Two-for-One Review: “The Enchantress of Florence” and “The Monster of Florence”

August 28, 2008 at 6:39 pm | Posted in Fiction, Nonfiction, Two-for-One Review | 2 Comments

Just in case you were getting confused by the similar titles of these two fascinating books, here’s a little something to set you straight.  (This reminds me of the Nurse’s line from Shakespeare in Love: “Verona again!”).

The Enchantress of Florence is the latest from Salman Rushdie, and it’s on the Booker Prize long list for 2008.  I think it’s got a good shot, though I haven’t read any of the other titles yet (not all are published yet, for one thing), partly because Rushdie has won before and partly because it’s that good.  It reads like a fairy tale, with sly commentary on religion, politics, the battle of the sexes, and the nature of life.  Rushdie’s Florence is lush, sensuous, and glittering.  It’s the Middle Ages in all their gory glory.

The Monster of Florence, on the other hand, is nonfiction.  I’d call it a true crime story, but that’s really only the first half of the book.  Similar to The Devil in the White City and Midnight in the Garden of Good and Evil, The Monster of Florence will appeal to a broad range of readers.  True crime fans might even be somewhat disappointed, due to the lack of graphic photos and CSI-type detail.  The story is less about the crimes than about Florence itself, corruption, and freedom of the press.  What’ s unusual about the book is that the authors, Douglas Preston and Mario Spezi, became involuntarily involved in the case, in a way that will amaze you more and more until the very last page.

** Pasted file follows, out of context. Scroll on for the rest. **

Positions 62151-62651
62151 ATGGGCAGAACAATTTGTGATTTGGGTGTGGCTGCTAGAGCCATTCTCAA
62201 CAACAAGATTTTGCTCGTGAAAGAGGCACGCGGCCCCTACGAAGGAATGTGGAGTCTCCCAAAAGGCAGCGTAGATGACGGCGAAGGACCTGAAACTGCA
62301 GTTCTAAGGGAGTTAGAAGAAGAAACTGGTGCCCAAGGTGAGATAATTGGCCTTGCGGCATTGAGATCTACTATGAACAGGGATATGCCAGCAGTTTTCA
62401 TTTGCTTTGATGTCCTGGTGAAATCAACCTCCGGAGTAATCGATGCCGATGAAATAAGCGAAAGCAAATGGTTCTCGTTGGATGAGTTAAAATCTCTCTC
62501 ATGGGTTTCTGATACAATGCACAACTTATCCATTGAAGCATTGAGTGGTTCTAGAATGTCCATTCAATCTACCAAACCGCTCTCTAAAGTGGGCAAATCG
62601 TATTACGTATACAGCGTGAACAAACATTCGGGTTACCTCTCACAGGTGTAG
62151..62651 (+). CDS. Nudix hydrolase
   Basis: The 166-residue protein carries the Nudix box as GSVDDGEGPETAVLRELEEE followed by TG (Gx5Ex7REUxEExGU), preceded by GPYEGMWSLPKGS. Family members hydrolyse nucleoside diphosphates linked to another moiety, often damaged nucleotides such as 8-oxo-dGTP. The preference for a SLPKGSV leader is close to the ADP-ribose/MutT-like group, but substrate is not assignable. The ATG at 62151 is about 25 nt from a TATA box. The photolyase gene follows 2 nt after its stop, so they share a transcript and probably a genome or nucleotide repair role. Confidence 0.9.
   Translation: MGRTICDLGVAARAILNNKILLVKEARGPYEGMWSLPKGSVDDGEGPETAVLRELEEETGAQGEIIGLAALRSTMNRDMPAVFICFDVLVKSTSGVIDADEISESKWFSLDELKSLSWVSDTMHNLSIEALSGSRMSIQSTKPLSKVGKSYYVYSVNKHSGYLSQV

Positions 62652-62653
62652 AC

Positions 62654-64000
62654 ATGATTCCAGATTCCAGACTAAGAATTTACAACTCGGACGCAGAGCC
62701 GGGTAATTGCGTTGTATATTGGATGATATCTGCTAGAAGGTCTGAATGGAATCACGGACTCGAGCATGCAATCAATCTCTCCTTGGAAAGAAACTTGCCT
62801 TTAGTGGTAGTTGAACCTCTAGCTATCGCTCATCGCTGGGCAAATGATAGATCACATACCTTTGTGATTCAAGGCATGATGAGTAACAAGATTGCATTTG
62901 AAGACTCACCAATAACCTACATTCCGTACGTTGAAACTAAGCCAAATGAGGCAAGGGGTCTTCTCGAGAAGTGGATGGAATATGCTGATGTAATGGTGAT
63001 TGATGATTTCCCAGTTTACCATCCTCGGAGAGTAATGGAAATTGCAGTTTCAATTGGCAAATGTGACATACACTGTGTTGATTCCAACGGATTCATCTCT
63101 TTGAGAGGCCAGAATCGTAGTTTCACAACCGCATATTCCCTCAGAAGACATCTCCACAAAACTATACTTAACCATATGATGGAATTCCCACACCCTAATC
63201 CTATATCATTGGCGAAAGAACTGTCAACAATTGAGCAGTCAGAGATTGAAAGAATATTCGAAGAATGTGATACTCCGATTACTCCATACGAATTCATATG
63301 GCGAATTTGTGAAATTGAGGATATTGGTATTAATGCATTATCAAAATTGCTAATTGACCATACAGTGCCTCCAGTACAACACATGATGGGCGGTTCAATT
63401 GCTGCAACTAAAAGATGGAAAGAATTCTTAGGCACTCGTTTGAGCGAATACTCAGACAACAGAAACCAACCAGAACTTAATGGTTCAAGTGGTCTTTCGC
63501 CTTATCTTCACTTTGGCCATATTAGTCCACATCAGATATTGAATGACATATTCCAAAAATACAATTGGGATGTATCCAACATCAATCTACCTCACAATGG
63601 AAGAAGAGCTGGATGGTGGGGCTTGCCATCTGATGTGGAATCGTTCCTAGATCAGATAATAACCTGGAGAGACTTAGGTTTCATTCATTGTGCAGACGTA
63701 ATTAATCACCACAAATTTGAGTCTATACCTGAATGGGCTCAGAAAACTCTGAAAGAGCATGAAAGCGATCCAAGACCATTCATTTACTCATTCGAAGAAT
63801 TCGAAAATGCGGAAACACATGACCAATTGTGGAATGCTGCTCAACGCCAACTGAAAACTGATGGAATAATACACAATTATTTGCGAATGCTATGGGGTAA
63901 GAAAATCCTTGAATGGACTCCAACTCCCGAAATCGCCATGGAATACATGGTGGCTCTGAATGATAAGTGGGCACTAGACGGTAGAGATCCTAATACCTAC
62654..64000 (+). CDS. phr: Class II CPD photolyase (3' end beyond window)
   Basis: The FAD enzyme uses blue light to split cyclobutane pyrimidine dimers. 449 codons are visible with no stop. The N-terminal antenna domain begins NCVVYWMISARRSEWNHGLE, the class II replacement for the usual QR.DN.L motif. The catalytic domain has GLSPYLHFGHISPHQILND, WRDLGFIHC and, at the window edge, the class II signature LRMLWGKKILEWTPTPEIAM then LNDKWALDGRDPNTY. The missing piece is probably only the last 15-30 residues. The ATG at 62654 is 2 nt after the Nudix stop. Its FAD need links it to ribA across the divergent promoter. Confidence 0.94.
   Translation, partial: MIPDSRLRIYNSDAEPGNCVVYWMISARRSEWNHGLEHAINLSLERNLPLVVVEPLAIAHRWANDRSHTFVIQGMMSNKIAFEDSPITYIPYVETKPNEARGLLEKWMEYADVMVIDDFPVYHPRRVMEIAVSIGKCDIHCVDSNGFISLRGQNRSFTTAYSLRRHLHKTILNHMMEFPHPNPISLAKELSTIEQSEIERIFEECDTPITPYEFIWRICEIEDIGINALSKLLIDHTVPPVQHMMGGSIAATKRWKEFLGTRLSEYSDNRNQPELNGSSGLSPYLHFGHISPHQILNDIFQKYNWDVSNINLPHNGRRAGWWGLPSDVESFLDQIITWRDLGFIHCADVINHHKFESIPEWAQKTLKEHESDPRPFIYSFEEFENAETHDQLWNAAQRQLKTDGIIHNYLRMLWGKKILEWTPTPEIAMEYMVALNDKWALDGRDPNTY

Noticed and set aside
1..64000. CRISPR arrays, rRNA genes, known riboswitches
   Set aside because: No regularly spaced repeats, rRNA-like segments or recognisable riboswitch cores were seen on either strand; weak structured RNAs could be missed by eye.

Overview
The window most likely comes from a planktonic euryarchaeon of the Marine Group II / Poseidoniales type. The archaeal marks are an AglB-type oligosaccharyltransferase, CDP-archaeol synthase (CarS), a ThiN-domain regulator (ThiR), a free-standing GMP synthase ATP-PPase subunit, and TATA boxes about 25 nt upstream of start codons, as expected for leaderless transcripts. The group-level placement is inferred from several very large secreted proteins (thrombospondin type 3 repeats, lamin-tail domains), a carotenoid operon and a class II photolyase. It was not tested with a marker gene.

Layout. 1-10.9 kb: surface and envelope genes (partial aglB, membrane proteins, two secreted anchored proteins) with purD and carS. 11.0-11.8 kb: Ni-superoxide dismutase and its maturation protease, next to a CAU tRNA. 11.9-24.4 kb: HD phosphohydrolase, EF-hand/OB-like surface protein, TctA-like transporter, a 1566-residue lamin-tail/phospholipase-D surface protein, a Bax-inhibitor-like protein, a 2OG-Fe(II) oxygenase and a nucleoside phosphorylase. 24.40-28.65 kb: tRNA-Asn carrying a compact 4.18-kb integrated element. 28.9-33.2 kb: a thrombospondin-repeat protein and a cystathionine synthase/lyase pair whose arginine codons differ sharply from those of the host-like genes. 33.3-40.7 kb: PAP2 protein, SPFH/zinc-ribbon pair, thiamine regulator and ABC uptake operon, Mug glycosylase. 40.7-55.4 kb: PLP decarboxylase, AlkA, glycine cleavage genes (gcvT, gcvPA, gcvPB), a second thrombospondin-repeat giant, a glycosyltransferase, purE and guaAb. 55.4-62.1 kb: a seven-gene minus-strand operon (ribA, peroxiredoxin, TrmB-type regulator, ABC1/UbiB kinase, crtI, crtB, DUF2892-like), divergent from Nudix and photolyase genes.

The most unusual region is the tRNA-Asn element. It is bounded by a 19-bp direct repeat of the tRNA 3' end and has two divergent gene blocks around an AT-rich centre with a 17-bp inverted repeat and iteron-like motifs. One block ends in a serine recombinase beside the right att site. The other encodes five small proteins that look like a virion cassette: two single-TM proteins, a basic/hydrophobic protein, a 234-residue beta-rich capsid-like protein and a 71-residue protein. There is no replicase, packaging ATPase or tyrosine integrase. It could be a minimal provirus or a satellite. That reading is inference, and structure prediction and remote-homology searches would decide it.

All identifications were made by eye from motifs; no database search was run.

Here are two tales of Florence, similar only in location, length, and page-turner appeal.

Advertisements

2 Comments »

RSS feed for comments on this post. TrackBack URI

  1. I’m currently struggling with The Enchantress of Florence…I’m getting bogged down in Rushdie’s endless sentences.

  2. Well, he’s not Hemingway, that’s for sure. I was just glad “Enchantress” was so much shorter than his other books, none of which I have read yet.


Leave a Reply

Fill in your details below or click an icon to log in:

WordPress.com Logo

You are commenting using your WordPress.com account. Log Out / Change )

Twitter picture

You are commenting using your Twitter account. Log Out / Change )

Facebook photo

You are commenting using your Facebook account. Log Out / Change )

Google+ photo

You are commenting using your Google+ account. Log Out / Change )

Connecting to %s

Create a free website or blog at WordPress.com.
Entries and comments feeds.

%d bloggers like this: